Gail Aronson


When my sister calls to tell me about the wedding, the whole town smells like smoke – the farmers are burning their fields and the scent carries for miles.

I live here:

Turn away from Main Street, cross the railroad tracks and pass the cemetery, pass a few empty office buildings and the crisp angular bank, turn again and drive all the way down the street until it turns to gravel, up until you see tracks again, curving behind people’s yards, and my house is the small brown one with the broken porch swing.


I had been pushing Claire when she was seven and I was seventeen and the chain snapped. My father didn’t like to fix things he didn’t break. He always said there’s no such thing as accidents. What he meant was, be careful enough and prevent the problem before it happens, before it has any chance of happening. The year the swing broke was the year he left us.

It was the year I didn’t apply to college. It was the year I walked Claire to school in the mornings and started working at the diner. It was the year my mother didn’t leave the house except to buy frozen pizzas and instant cinnamon rolls. A warm salty pizza smell always lingered in the house.

She didn’t kill herself and she didn’t go away. She stayed just the same until the heart attack. I never would have guessed it is possible to die just by staying still.


Now, I am forty and nothing has changed except that Claire lives in the next state over. Here, where I am, is just one small part of the whole Midwest, weighed down flat and empty, gray and aged like a worn piece of newsprint, whole words faded to just ink – farmhouse, road sign, cemetery trees – splotches we move back and forth between, over and over.


Work has been slow today, just the regulars. Secretly, I do not mind my job. It seems like the sort of thing I should not like, the kind of thing I should want to escape from. There is something comforting to me about carrying warm meals from the same kitchen counter to the same elderly couple, the same police officer, every day. We’re not on a first name basis, we’re not friends, and this is how I like it. I give them plates of heaping french fries and bowls of lemon rice soup, and the smell of things heated-through and the setting it down for somebody else is familiar yet distant, makes me feel strangely full.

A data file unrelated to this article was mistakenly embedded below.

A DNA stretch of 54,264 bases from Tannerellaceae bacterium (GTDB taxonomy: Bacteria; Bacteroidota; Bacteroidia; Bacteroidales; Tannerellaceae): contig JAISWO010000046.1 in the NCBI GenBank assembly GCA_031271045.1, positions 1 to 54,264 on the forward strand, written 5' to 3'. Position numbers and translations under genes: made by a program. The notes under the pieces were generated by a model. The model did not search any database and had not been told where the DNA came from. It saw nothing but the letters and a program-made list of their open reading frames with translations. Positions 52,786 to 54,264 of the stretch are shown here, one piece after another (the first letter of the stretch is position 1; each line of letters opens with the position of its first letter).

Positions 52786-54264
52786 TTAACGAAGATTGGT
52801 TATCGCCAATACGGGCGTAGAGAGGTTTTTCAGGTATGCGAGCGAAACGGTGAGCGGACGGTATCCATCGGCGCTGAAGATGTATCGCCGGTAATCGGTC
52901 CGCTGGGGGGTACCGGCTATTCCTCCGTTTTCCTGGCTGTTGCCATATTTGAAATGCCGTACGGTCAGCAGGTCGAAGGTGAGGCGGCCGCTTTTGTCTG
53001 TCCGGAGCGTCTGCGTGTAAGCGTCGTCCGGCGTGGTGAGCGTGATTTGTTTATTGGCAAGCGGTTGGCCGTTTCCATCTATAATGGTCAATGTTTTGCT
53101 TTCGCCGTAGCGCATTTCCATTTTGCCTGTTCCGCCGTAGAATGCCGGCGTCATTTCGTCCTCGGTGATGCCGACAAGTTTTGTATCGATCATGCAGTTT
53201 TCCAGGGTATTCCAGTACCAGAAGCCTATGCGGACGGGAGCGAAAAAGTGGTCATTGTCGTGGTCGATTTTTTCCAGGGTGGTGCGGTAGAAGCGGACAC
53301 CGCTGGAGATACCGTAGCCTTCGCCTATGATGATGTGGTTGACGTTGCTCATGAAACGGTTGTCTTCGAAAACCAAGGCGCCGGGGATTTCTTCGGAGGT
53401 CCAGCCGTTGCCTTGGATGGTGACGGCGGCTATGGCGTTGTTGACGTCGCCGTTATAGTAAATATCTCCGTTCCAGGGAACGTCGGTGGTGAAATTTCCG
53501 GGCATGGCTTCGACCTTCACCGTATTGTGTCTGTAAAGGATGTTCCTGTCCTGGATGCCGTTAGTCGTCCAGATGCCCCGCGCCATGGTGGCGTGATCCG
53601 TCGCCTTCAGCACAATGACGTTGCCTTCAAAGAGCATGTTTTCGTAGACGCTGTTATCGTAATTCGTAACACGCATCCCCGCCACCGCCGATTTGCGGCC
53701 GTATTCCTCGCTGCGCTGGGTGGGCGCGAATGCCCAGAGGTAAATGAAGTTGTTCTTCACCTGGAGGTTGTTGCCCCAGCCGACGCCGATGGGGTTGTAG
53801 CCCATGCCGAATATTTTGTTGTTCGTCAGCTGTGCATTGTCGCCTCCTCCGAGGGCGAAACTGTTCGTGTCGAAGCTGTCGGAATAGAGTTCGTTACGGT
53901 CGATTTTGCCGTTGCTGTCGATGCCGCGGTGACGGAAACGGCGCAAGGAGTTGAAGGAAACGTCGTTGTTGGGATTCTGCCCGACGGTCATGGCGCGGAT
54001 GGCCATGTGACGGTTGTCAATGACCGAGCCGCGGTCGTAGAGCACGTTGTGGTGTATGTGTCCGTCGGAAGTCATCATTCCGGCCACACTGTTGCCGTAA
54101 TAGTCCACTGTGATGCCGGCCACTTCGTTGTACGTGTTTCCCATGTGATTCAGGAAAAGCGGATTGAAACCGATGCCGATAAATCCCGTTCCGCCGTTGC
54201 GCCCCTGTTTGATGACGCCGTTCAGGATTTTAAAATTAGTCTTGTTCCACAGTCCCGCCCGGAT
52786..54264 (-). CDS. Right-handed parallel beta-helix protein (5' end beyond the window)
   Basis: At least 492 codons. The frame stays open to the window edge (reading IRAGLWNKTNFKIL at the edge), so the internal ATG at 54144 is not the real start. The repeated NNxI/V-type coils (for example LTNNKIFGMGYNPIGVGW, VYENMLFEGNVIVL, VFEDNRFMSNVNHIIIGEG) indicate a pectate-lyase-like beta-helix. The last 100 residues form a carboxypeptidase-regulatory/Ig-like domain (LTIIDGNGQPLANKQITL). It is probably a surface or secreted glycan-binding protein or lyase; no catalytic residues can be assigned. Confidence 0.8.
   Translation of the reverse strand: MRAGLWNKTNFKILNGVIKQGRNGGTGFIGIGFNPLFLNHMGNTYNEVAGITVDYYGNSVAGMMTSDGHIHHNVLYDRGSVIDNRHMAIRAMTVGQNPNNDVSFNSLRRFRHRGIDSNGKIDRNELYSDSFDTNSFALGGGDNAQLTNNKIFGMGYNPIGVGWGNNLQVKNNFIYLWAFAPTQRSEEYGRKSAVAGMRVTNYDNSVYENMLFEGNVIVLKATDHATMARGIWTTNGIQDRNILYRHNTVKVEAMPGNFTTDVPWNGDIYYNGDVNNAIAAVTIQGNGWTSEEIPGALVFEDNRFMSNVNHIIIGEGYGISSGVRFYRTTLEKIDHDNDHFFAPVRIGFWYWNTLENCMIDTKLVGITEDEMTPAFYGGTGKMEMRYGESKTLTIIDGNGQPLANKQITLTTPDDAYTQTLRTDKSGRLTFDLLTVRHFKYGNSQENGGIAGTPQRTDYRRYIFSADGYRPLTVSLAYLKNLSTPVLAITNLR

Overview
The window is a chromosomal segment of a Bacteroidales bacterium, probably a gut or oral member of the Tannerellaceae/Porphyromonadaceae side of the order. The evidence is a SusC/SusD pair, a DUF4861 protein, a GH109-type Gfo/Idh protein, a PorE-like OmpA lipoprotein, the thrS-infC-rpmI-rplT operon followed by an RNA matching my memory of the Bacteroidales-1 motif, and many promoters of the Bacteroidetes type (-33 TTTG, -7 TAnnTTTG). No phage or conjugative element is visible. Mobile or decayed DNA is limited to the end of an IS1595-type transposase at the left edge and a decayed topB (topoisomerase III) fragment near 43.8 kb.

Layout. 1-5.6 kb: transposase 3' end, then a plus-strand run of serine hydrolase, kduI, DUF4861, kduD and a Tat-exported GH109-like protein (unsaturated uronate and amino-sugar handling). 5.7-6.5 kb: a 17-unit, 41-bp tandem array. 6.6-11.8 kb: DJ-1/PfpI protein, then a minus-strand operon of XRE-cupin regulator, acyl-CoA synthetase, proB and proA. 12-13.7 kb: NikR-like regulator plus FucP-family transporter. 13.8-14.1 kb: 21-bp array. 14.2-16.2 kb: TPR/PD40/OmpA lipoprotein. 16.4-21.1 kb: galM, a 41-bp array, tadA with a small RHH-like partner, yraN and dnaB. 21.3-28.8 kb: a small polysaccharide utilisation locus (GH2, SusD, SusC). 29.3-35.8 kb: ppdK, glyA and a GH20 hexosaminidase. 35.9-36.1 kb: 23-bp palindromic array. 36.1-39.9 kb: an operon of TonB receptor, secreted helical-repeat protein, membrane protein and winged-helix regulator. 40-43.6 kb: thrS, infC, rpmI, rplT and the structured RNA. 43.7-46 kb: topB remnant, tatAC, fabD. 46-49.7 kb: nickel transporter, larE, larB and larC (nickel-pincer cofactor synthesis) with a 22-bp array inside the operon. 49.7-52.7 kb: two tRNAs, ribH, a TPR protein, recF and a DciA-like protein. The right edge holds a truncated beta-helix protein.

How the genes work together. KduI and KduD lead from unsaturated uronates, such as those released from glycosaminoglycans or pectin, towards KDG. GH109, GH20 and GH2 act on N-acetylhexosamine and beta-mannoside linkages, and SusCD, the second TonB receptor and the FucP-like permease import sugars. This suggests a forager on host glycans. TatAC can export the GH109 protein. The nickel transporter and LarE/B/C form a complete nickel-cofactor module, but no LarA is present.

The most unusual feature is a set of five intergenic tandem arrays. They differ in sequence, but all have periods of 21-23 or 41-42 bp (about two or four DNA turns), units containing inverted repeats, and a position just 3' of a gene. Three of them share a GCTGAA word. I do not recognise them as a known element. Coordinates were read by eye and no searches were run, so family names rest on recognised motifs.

There is one man I do know. His name is Keith and we live on the same street. He comes in Sunday afternoons for coffee and the breakfast buffet after church. Like me, he has never been married. Unlike me, he doesn’t want to be. I want to be married to him, but he only wants to talk about people who should never get married. Fags, he calls them. God is angry at them, he will mutter while buttering his toast or cutting into a piece of ham. I don’t know if he’s saying this to me, or just saying it. Sometimes I wonder if he is angry out of shame, because he is one of them. On a Sunday five years ago he dropped his fork and we both leaned down to pick it up, and I swear our lips almost touched. We were so close, but he pulled away. I’ve thought for some time now that both Claire and I are doomed to never be touched.


Today, Claire calls to tell me she is in love.

“With who?” I ask.

“Don’t laugh. Please, Jen. I’m serious.”

“Of course I won’t laugh. Who is he?”

“It’s not a he. It’s a Ferris wheel. And it’s a she.”

She has married the Seville Park Ferris Wheel. The rest of the park has been torn away, but this one structure remains, abandoned, no longer rideable. I tell her it’s impossible. I ask for an explanation. She tells me she has always felt this way about objects, that the curve of a piece of metal turns her on, sends a rush through her like she’s never felt with a person. She tells me she likes to touch places where the paint has chipped, to brush her body up against empty seats at night, when they are all alone. She says that sometimes, when they touch, she can tell the exact moment the wheel undresses itself, that she can touch her finger ever-so-lightly to the cream colored metal rod and dirt and paint comes off onto her hands. She says loneliness has a smell. And she says their souls match.

I try to imagine Claire, her tall scrawny frame in a denim skirt and Mickey Mouse t-shirt rubbing up against a sad old Ferris wheel, but I just can’t. I can drive, that is what I can do. I can drive and I can smell the burning fields. A train is coming and the guardrails lower before me; I’m a few seconds too late.